Concerns that FE is not the first choice for many prospective students have prompted the Association of Colleges (AoC) to start up a new group to improve the sector’s image.
Aaron Hussey, the organisation’s director of communications, said that his team deals with several calls every week from colleges seeking advice on how to protect their reputation.
FE’s reputation “isn’t as strong as it needs to be” and many people do not see it as an option for them, according to Mr Hussey.
He warned: “One of the issues is that people see us as the second choice”.
A new working group being established to tackle the problem will be “working on shaping the offer and the messaging around what colleges do in the 21st century and why they are so important locally and nationally”.
The damage done by PR difficulties at individual institutions, such as the death of a student, a disastrous Ofsted inspection or a principal being investigated on suspicion of fraud, affects the perception of further education in general, according to Alison Tobin, chair of the education and skills committee at the Chartered Institute of Public Relations.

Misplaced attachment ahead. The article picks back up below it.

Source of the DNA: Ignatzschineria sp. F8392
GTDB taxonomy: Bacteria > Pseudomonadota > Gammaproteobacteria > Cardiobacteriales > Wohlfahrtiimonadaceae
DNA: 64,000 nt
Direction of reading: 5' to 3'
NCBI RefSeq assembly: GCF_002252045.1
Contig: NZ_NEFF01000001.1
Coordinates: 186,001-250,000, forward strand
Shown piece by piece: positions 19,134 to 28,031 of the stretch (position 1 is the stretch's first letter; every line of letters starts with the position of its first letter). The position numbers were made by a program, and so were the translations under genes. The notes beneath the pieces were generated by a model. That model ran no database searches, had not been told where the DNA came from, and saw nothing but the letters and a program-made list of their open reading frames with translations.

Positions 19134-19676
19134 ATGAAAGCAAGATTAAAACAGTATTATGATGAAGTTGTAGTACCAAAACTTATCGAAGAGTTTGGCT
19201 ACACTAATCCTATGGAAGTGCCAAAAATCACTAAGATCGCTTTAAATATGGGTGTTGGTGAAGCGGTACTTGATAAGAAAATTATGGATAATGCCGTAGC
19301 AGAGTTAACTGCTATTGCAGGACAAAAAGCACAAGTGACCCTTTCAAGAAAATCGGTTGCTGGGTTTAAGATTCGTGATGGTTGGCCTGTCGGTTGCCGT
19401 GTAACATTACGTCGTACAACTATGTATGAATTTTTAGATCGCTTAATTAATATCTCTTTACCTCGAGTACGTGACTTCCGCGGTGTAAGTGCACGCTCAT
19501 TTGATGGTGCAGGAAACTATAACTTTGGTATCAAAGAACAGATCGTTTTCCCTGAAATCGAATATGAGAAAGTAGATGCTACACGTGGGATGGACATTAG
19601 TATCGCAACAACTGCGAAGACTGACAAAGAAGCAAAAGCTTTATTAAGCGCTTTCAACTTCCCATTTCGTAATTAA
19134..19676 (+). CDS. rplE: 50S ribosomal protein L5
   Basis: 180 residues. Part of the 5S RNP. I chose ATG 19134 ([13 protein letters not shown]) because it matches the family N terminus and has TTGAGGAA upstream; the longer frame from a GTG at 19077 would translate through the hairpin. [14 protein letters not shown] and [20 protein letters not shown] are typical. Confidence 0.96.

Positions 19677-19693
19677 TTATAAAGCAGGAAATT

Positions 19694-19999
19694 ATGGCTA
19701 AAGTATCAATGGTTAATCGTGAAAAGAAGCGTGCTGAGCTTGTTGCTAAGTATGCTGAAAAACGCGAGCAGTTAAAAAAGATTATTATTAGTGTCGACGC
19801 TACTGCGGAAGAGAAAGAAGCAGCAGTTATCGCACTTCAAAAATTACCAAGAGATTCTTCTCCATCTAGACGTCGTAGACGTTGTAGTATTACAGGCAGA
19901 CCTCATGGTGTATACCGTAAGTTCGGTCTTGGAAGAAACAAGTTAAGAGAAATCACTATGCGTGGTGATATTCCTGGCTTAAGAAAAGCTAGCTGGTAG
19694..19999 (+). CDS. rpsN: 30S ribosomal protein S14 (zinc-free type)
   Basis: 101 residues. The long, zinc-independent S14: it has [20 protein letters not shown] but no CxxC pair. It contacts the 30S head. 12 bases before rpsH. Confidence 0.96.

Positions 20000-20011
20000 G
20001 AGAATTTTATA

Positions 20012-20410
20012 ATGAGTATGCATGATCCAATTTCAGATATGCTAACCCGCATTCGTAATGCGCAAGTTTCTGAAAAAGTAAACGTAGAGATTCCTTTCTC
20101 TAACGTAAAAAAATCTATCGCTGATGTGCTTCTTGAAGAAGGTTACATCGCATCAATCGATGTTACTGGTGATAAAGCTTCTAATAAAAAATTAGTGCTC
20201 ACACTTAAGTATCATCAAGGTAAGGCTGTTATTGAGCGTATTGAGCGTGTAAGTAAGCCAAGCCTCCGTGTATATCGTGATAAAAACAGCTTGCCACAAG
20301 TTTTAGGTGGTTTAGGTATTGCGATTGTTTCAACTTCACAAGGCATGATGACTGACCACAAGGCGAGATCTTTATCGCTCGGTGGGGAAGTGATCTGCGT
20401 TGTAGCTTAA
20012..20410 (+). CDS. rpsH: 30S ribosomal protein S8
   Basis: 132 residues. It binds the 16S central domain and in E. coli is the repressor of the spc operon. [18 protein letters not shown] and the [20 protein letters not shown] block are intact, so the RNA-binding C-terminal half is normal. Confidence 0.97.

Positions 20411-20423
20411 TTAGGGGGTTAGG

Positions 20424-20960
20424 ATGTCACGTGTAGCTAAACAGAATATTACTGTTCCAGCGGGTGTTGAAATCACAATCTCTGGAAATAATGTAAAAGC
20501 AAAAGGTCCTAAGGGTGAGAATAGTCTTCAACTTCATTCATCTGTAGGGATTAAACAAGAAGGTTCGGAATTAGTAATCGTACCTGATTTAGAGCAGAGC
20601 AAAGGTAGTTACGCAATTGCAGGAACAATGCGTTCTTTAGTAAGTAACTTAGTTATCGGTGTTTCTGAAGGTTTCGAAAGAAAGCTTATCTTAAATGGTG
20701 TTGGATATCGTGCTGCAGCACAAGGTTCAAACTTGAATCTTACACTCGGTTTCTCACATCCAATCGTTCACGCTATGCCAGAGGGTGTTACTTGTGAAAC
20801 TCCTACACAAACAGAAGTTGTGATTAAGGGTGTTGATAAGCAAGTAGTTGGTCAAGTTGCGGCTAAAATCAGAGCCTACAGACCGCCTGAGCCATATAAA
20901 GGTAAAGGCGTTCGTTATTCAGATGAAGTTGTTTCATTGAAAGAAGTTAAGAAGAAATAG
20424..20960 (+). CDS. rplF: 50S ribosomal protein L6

She said: “The profile of FE has grown significantly over the years because of extensive government interest and investment in apprenticeships, which means maintaining reputation has never been so important”.
The biggest reputational issue threatening further education is financial viability, according to Dr Alison Birkinshaw, AoC president: “Financial health is really, really important in establishing a strong reputation”.
Data from the Education and Skills Funding Agency revealed that almost half (48 per cent) of colleges were running at a loss in 2016-17, up from 38 per cent the year before. To date, the ESFA has issued warning notices over financial health or control to more than one in seven FE colleges.
FE institutions are faced with risks to their reputation “often relating to the teaching and treatment of large numbers of young adults,” according to Matt Cartmell, deputy director general of the Public Relations and Communications Association.
He said: “If something does go wrong, there are three points that I would recommend: agree a position and react quickly; apologise if it is necessary; and explain the steps that you will take to ensure that this never ever happens again”.
This is an edited version of an article in the 9 February edition of Tes. Subscribers can read the full story here. To subscribe, click here. To download the digital edition, Android users can click here and iOS users can click here. Tes magazine is available at all good newsagents